In our understanding of the consultant roles and decision making, it is important that we identify who owns and makes the decision. Bartecko (2010) argued that the clients should not allow the consultant make decision for them, she attributes the failures of many projects to the lack of ownership on the project. The expert role can be susceptible to the risk of being used as rubber stamp and tools in the hand of senior management especially when making tough decision (Shapirro et al 1993). While the facilitator can also be used to push management’s agenda to the group and the facilitator can manipulate the group (Matthias 2011) however, the purchase of advice can be interpreted as a sign of managerial ineffectiveness or if consultants renew the management concerns they were enlisted to lessen (Whittle 2006).
The knowledge and the learning objectives of the client have impact on what role the consultant wants to play and how it is received within the organization. One of the key requirements sought by clients is that the consultant must be knowledgeable (Minter 1994). The export model is seen as a specialist area and it is known to be technical (Wickham and Wickham 2008). The facilitator seems non-technical and deals with the soft skills in organization (Cameron and Green 2004). The authoritative leaders or expert can make the consultant appear arrogant and insensitive in the eyes of clients (Shapiro et al; Clark and Fincham, 2002 as stated in Whittle 2006). Werr and Linnarson (2001) also opine that the traditional expert role creates a dangerous situation where the client loses knowledge to the consultant making them dependent on the consultant. From the foregoing it is arguable that the consultant facilitating helps build and retain organizational learning. The lack of success in consulting process isn’t so much the lack of experience but not understanding what it is to help someone and not operating by those principles (Schein 1999).
An example of the failure of the expert model of changing client’s decision can be seen with the Nett positive, a Business Analysis consulting company from India taking on a project in FCMB a bank in Nigerian. Nett positive took the expert role and were trying to reintroduce an online performance management system which was the brief from the bank. However, they had two problems that beguiled the project, firstly they ignored the power and conflict in the organization and secondly they were seen to be protecting the interest of the contact client and not the primary contact. As the expert moved to try and develop the data needed as required by the client, the client decided to challenge the knowledge in-house to design the same system. So a cross functional team from IT, Finance and Sales was formed and given the mandate to design the task. Eventually the new performance management system was designed and the contract with Nett Positive was cancelled.
Bridging the different Approaches
While authors like Schein as stated in (Rockwood 1993) and (Velden and Leenkgert 2006) suggest that consultants’ decisions often time lie between facilitating and expert mode based on the situation and context. Schein however proposed that what is important is that all consultant and client relationship should be based on helping the client. Schumacher (n.d.) identified three new approaches to consulting. The first is the complimentary consulting which tries to integrate the expert and process consulting modes in a complete and cooperative manner. The integrated consulting was developed based on shared understanding of communication, feedback mechanism and reflection loops. However, the integrated approach does not have concrete realization in practice (Schumacher n.d.). The third modus of consulting is the client ownership-role of his problem and does not delegate to the consultant. The consultant only offers cooperation architecture and acts as sparring partner. However for long term stability of organizations, any model that places the decision in the hands of the client and the consultant as a partner is arguable better.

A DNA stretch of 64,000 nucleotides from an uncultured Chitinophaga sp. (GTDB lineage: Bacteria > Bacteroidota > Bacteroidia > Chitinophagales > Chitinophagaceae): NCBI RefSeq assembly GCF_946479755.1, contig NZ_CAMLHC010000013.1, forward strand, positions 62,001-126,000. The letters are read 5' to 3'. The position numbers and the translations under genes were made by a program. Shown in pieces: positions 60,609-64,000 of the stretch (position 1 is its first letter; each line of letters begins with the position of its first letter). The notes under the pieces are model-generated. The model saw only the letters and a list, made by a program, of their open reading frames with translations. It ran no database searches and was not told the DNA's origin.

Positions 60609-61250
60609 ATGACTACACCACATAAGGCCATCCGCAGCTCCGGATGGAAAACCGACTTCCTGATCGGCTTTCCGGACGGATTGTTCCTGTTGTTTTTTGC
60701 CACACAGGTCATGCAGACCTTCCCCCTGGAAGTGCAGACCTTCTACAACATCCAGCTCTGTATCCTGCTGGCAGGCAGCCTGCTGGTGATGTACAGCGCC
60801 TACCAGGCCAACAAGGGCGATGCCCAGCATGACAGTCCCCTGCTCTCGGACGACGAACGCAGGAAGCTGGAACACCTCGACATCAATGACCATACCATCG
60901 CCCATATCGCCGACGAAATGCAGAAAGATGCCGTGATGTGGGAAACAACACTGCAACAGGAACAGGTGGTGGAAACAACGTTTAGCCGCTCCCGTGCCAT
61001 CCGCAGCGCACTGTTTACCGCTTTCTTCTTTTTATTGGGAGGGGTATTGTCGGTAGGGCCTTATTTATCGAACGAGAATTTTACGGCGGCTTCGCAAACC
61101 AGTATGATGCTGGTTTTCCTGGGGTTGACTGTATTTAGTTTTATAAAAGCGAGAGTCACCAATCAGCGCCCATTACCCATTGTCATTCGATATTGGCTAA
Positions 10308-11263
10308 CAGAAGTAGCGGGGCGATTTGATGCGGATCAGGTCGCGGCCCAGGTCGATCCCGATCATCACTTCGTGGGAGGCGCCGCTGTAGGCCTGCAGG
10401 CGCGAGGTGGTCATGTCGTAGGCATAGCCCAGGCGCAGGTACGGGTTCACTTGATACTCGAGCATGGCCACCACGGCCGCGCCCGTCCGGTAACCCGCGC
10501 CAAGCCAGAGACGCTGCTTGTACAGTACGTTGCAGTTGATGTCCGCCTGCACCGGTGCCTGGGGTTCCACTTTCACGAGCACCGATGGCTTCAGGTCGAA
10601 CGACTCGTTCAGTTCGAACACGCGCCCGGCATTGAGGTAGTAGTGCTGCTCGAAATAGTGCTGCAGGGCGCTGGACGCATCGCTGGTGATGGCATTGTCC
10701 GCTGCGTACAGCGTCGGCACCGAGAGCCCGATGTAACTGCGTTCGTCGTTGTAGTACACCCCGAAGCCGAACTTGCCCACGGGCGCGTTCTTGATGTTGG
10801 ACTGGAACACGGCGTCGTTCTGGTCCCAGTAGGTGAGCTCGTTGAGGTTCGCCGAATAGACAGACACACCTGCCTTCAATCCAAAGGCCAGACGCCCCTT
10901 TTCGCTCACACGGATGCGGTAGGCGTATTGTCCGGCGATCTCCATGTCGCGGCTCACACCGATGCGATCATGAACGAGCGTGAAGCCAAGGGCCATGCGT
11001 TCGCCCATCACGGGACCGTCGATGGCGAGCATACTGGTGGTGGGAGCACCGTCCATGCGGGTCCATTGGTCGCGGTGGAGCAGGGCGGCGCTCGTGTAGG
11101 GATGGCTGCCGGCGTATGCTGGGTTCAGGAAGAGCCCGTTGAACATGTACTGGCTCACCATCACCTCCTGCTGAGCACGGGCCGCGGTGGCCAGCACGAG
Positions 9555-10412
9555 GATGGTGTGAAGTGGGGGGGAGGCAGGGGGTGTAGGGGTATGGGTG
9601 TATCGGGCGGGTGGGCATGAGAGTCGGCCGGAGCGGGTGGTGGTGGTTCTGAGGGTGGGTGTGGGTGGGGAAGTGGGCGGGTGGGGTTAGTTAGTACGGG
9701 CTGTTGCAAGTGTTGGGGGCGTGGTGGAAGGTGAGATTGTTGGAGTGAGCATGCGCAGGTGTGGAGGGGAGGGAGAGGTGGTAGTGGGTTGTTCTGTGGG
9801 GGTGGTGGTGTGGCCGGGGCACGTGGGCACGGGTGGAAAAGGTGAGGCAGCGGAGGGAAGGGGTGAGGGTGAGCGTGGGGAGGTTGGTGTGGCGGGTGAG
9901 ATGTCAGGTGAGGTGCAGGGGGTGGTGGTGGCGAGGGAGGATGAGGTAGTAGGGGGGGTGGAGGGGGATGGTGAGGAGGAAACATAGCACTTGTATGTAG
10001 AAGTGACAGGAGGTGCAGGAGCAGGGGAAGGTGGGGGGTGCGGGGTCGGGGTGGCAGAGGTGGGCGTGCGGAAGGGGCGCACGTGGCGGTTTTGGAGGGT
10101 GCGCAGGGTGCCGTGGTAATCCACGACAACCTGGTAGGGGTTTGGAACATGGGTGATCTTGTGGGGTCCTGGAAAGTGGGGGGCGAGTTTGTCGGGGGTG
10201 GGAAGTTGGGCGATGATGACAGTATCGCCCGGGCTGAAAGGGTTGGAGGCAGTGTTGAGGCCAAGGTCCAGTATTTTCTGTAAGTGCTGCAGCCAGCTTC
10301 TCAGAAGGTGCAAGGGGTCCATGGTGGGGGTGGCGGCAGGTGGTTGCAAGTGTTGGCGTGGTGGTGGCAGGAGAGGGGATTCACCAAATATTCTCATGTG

Facilitating client decision is all about the consultant helping the clients to make accurate decision. The strengths of the argument for the consultant facilitating clients decision is that the client was part of the process that developed the solution. On the other hand the consultant can change client’s decision by taking on the role of the expert, in this mode the decision actually lies in the hand of the consultant however the effectiveness of this method is contentious. However the consultant that chooses to facilitate needs to be able to manage the different client’s roles in the organization without being seen to be protecting the interest of any group. Facilitation helps the consultant to ensure that the client grows the knowledge required to make good decisions.
Lastly the FCMB, net positive case was studied to see the failures associated with the consultant trying to change client’s decision instead of facilitating it. This example further reiterates the fact that for long term sustainability and growth of the client-consultant relationship, the consultant should encourage facilitation instead of trying to change the client’s decision.